Nothing can knock regional economies
HISTORY shows that multinationals outside the energy sector have bypassed the Middle East. But times are changing.
As sales and profits in the developed markets become tighter, alert groups are fast eyeing emerging markets. Clarity hit as recent business results shied away from double digit topline growth to a stodgy three to six per cent. The wise fast decided to upgrade doing business in this burgeoning region.
On entry, many attempted second-hand marketing tools imported from developed markets. This failed.
Companies are now spending on local marketing communications. They have opted to upgrade and often change distribution systems and looking to engage enhanced human resources.
However, attracting, then retaining, the right staff is a challenge as locals are in the learning mode and the region suffers generally from a reactive human resource pool compared to Russia and Central Europe.
And, as the Middle East as a whole rides high, there are winners and losers. Companies must be prepared to manage the balance. Turkey is reporting excellent business results despite a spring 2006 dip. The Levant is in a sorry state. Egypt has seen a massive positive turnaround – until 2004 it had been the worst performing market for a decade but the new government has changed the playing field and goals are being scored. Elsewhere, North Africa is a mixed bag, but Algeria is worth watching.
In the Gulf, Saudi Arabia has long since been operating below par but this too has changed – companies report double digit growth as an overall expansion soars.
The smaller Gulf states such as Bahrain, Kuwait, Oman and Qatar are doing well for non-energy companies but the markets are generally compact; combined they equal the region’s shinning star, the UAE, with Dubai at the centre.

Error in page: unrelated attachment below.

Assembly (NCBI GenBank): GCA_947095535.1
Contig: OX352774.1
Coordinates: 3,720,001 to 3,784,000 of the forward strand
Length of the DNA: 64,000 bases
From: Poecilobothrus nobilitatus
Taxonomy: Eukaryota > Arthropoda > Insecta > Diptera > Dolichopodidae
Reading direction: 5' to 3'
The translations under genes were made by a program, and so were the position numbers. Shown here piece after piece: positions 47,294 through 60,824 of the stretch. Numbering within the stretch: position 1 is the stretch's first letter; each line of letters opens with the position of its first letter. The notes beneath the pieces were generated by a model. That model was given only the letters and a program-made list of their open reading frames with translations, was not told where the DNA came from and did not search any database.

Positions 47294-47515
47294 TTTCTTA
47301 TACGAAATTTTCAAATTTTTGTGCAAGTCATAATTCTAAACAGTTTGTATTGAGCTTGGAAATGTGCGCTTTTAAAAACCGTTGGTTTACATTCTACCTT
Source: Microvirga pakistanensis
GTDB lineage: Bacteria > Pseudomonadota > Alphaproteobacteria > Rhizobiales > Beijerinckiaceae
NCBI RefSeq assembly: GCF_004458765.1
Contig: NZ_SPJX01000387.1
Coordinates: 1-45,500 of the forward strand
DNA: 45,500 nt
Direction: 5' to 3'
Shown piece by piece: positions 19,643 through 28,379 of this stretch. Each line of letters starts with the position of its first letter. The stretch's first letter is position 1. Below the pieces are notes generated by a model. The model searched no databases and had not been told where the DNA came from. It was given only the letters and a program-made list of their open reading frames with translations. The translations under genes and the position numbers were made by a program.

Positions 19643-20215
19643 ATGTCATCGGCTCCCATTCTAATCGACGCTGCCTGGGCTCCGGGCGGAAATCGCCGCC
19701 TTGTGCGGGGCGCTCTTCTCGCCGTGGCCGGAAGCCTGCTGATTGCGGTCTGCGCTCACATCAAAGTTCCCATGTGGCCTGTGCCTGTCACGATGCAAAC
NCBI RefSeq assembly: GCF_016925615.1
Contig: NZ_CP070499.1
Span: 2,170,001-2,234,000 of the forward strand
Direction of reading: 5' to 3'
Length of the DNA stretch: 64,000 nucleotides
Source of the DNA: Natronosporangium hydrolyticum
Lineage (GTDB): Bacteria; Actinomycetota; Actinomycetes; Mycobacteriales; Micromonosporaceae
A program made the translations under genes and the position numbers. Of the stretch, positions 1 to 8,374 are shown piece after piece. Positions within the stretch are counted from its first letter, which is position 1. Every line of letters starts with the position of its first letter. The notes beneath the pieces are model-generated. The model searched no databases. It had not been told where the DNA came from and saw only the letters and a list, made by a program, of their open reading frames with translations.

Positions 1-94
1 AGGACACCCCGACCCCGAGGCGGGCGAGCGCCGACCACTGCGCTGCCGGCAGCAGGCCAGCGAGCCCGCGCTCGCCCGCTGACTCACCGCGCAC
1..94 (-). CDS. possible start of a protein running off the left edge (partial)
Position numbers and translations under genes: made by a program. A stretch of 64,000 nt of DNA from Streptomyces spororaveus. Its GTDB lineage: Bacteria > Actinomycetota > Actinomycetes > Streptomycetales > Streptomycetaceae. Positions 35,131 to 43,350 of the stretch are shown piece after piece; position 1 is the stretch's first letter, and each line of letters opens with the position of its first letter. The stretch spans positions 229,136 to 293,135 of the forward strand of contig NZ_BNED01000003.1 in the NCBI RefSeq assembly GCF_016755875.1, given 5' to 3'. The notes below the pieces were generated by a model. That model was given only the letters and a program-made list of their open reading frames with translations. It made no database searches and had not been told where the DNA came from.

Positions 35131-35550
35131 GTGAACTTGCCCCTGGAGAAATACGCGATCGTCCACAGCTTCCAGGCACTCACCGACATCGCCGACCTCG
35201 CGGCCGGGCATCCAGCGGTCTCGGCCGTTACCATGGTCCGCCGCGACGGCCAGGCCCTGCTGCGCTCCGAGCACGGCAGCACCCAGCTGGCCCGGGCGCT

With a population of just five million, the UAE has a GDP 50 per cent bigger than Egypt’s and imports larger than Saudi Arabia. With an 80 per cent expatriate mix, Dubai is standing firm as the unequalled hub for companies working in the Middle East. Its ruler, Shaikh Mohammed bin Rashid Al Maktoum, who is also vice-president of the UAE, has just braved the announcement of a stonking, quadruple, nine-year growth strategy.
But costs are rising; competition is more intense with the internationals in situ feeling pressure from low-price Asian firms; again the job market is extremely tight; the infrastructure is tenuous and traffic congestion infamous. However, despite the woes, there are few viable alternatives. Low risk security is clearly a major positive and Dubai is viewed as the ‘Switzerland of the Mid East’.
Not surprisingly, however, the ‘hot’ question is: is this all sustainable?
For 20-30 years? Who knows? One could ask where will the EU be and not reach a consensus.
But in the medium term, the horizon looks bright. Clearly if oil prices collapse below $30 per barrel, some of the bubble will pop. But despite the recent price downturn, demand from China and the US looks like holding price above $55-60 for quite a while. At this ticket, liquidity will continue to flow, funding diversification. Several markets are reporting ready success.
Government policy also looks better with petro-dollars being used to successfully boost economies, not individual pockets.
Flush liquidity did see a regional stock market bubble pop last year with little global impact; singed investors were predominately local Arab.
But the political outlook is of particular concern. Iraq is a quagmire of death, while the Palestine-Israel war does not look likely to end.
While more locals will question the legitimacy of Arab regimes and the levels of corruption, little will change.
Despite the West’s continuing pressure on Iran, Russia and China will ensure that extreme sanctions are not imposed, and with the US (in Iraq) and Israel (in Lebanon) having both taken a bloody nose, there is less likelihood of military action against Iran in the short-term.
In summary, the Middle East business outlook for 2007-2010: business great, politics awful.
Companies look set for three good years of business but the political background will do them no favours.
That said, the region has lived with this kind of risk for many years. Even with the very slight chance of a major implosion, while likely to take a knock, the positive business outlook remains ever manageable.
AHIC is jointly organised by The Bench and the Middle East Economic Digest (MEED). It will run from April 28-30, 2007 at Dubai’s Madinat Jumeirah Convention Centre. To register, visit www.arabianconference.com